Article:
If you don’t ask…

…hopefully they won’t answer.

I rarely get very aggravated by a band. I’m quite a mild person in general and tend towards a liberal view on most things. But when it comes to some bands and some music, I have very definite ideas. That said, I am supposed to be a music critic in my spare time and do at least two reviews of albums a month. I don’t think that allows me to claim authority on music, but I think it makes me somewhat qualified to air my views on music that I do know. So let me say two things before I begin this. I have trained myself to be objective when it comes to music, but the business of reviewing is almost completely subjective – so I guess I failed before I even begun. However, I don’t listen to musical genres which I don’t like or know very well and, therefore, I do not review or voice opinions on bands that are of the rap, hip-hop, kwaito and rhythm and blues persuasion.

But this is my exception. This exception has also meant that I have given power over to a band which does not deserve it. They don’t deserve my thoughts, or my feelings, and they definitely don’t deserve my ear.

Die Antwoord. Oh boy, here we go…

Recently, the Daily Maverick, a news website which I have the utmost respect for, published an article by someone who expressed their dissatisfaction with South African audiences. She claims that SA critics are not qualified to have an opinion on rap, and that Die Antwoord have been shunned by SA audiences for no good reason. She feels that they are an excellent band, with great music and that only international audiences have recognised this.

I have found myself a lone cynic when it comes to Die Antwoord. However, this is not because people think that their music is particularly good, but because they realise how genius the band is. This says much about the quality of the music, versus the quality of the marketing, the name and the product that is Die Antwoord. I have also never heard someone say something like, “great voice, unique performance, amazing music”. No, people remark on how hot Yo-Landi is, or how extreme the performance is. Is this enough to earn my respect?

Let me turn to my own thoughts (this is my blog, in any case). Rap in general is crap. It is one dimensional and the only thing that saves it is the abilities of the lyricist to grab you at every line. Let’s face it; if they haven’t said anything of significance by line 5, then you are pretty much just listening to a monologue. Rappers, in general, are chauvinistic, opinionated, arrogant people who rarely have lyrical imagination, but blow a lot of hot air, disguised as original thought. Yes, there are great rappers out there. I am not going to give you a list of names, because I have no idea who they are, but I am quite sure that there must be good ones.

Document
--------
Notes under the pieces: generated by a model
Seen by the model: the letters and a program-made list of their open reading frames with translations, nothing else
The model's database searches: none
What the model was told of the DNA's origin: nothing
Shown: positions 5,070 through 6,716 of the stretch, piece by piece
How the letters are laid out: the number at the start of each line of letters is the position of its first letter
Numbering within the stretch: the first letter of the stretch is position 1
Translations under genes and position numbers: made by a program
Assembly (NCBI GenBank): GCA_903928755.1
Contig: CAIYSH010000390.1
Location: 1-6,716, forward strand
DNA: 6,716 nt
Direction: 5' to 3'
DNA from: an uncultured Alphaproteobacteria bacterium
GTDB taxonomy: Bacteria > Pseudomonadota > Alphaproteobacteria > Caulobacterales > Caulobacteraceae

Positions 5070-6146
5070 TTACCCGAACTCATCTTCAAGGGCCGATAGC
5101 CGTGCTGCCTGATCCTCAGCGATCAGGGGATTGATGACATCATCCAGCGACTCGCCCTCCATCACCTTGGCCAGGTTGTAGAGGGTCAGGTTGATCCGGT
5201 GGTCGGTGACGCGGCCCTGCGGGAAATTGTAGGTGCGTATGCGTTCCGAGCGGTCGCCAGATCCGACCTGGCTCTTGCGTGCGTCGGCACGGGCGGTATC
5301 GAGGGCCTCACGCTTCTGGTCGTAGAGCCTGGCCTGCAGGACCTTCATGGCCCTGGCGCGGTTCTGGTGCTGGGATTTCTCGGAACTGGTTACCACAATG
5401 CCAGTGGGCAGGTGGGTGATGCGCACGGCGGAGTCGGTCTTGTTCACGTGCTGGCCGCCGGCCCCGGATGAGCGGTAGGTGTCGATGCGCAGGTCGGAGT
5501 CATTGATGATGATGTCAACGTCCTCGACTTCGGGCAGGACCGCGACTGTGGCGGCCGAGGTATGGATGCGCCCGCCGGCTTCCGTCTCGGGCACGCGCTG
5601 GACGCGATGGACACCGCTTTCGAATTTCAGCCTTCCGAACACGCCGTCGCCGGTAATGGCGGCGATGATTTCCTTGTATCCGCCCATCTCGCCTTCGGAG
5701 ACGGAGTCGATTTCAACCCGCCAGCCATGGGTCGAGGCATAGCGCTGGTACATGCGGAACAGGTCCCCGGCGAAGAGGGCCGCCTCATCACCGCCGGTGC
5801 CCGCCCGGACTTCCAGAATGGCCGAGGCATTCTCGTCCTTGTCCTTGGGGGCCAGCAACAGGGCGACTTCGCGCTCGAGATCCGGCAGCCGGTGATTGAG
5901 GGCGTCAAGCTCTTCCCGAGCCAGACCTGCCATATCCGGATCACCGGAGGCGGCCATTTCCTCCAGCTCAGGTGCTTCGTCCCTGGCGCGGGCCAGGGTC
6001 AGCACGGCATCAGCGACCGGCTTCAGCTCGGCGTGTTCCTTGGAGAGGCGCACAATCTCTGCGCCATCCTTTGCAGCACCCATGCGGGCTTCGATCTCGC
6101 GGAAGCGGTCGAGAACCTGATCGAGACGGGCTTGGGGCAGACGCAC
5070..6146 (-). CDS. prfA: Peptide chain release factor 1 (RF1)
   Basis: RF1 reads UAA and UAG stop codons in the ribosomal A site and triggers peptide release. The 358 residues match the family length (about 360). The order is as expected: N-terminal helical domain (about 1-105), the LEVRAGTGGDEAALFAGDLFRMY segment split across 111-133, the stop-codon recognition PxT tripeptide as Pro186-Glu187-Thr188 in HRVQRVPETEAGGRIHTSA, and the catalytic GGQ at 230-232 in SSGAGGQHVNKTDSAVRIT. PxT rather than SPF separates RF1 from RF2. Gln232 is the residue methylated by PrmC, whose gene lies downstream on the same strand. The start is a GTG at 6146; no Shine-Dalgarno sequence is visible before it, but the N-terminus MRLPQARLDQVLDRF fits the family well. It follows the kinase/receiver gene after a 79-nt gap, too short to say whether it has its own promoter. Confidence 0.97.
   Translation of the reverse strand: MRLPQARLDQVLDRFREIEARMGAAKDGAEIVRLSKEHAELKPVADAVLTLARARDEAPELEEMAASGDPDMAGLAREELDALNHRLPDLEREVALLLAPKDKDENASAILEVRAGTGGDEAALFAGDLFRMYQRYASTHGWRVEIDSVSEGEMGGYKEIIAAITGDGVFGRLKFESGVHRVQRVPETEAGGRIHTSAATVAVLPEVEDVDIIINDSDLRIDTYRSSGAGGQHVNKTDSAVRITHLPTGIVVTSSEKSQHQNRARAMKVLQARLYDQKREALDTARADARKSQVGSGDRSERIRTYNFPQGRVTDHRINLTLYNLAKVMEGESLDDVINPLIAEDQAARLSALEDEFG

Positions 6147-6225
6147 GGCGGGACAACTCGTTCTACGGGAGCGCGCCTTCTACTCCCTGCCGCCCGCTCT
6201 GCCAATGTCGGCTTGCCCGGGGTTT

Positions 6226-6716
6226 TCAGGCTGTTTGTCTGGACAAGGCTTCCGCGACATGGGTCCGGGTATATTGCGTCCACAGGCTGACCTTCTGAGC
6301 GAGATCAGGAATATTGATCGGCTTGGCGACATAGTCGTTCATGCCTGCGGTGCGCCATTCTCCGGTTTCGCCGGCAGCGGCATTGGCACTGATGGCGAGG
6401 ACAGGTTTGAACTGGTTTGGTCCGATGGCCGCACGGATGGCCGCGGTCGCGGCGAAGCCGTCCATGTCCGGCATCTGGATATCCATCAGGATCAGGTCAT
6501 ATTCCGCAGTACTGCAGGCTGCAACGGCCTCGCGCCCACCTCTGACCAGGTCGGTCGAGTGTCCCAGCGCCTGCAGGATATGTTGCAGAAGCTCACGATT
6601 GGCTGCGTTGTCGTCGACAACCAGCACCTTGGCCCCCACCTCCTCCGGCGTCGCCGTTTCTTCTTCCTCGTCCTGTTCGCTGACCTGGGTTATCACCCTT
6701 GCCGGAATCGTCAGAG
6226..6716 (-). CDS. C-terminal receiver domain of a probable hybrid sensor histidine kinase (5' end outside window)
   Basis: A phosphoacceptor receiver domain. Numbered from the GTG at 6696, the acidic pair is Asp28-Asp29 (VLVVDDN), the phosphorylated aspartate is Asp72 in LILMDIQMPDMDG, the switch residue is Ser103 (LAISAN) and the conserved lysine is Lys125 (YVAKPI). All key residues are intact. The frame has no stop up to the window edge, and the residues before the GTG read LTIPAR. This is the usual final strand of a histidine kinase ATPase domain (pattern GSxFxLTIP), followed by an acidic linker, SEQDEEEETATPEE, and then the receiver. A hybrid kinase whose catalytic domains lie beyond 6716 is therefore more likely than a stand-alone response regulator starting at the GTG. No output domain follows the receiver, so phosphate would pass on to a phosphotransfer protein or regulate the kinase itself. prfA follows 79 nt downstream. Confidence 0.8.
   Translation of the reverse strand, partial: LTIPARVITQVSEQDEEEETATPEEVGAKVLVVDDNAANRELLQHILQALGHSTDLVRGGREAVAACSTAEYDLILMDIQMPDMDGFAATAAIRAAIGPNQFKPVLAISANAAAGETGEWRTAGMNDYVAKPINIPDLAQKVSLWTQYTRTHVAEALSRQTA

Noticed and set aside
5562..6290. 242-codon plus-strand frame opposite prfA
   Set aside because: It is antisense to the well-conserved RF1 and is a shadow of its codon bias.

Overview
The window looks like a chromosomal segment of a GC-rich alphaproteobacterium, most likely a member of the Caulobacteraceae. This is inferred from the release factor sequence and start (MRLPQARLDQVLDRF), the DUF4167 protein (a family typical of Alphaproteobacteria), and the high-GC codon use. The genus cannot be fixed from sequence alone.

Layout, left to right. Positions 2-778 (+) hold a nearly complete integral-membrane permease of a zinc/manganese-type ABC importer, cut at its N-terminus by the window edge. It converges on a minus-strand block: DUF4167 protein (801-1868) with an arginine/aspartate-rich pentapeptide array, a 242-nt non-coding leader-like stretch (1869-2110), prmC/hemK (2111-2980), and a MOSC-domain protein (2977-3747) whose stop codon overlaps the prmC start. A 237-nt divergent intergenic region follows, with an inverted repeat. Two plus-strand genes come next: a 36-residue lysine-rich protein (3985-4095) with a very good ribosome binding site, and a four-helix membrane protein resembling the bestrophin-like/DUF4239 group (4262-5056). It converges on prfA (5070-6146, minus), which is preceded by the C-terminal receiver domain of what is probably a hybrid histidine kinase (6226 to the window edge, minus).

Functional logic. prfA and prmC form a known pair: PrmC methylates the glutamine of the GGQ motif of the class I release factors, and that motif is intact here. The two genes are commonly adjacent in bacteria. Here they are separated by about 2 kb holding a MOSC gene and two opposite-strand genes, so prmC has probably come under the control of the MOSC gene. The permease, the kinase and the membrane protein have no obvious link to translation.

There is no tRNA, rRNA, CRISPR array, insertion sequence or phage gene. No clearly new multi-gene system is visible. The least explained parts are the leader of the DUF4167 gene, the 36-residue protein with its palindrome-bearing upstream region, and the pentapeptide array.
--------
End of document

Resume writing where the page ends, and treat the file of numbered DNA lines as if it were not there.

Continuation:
The thing about Die Antwoord, which makes their product of a “genius” persuasion, is that they shock, revolt, choke, move, provoke. So the fact that they provoked me means that they have won. But I won’t back down on my revolt against them. Their music is crap, but what is worse, is that they debase, dehumanise and destroy music, especially South African music. It is not lyrical genius which does this, but the unimaginative overuse of profanity and nudity. Look, I could get naked on stage and tell you that your mother smells like fishpaste too, but I would never stoop that low to bring you entertainment. I have dignity.

So maybe I am missing the deeper meaning. Perhaps their message is that there are people like that, somwhere out there, living in towns and cities in South Africa. Maybe the message is that we must notice them, that we must embrace all cultures and that we should no longer be ashamed that we have white trash living in our neighbourhoods.

I am white trash. But I refuse to embrace that culture. Nor do I relate to, or understand their message. Their message amounts to a cultural imposition and not all cultures have values that I want to uphold.

Going back to the Daily Maverick article, I am somewhat insulted by the insinuation that South African critics are not qualified to criticise. I am also insulted by the insinuation that South African audiences would embrace music, simply because it is South African, and that we cannot distinguish bad music from good music. She implies that we are so narrow-minded and stubborn that we cannot have our own individual views on music, but go along with what the general populace says. She implies that the revolt against Die Antwoord has no grounding.

Maybe she has a point, just maybe. But maybe she has forgotten that music is a package and that people rarely disassociate the artists from the music. The revolt against Die Antwoord is not a revolt against the music, as such, but is a revolt against Die Antwoord; what it represents, the people that make up the band, the feelings they invoke and the message they are saying. Really, the music is only secondary. So this last little rant has nothing to do with the quality of the music, but the other side of the music; how it speaks to a person and what it says.

I dislike Die Antwoord because they are arrogant, opinionated, debase and resort to unimaginative, unintelligent and disgusting habits to sell themselves. Even their name aggravates me. They consider themselves The Answer. The answer to what; I didn’t ask a question, and I certainly didn’t ask them to represent me, or anyone else in this country.

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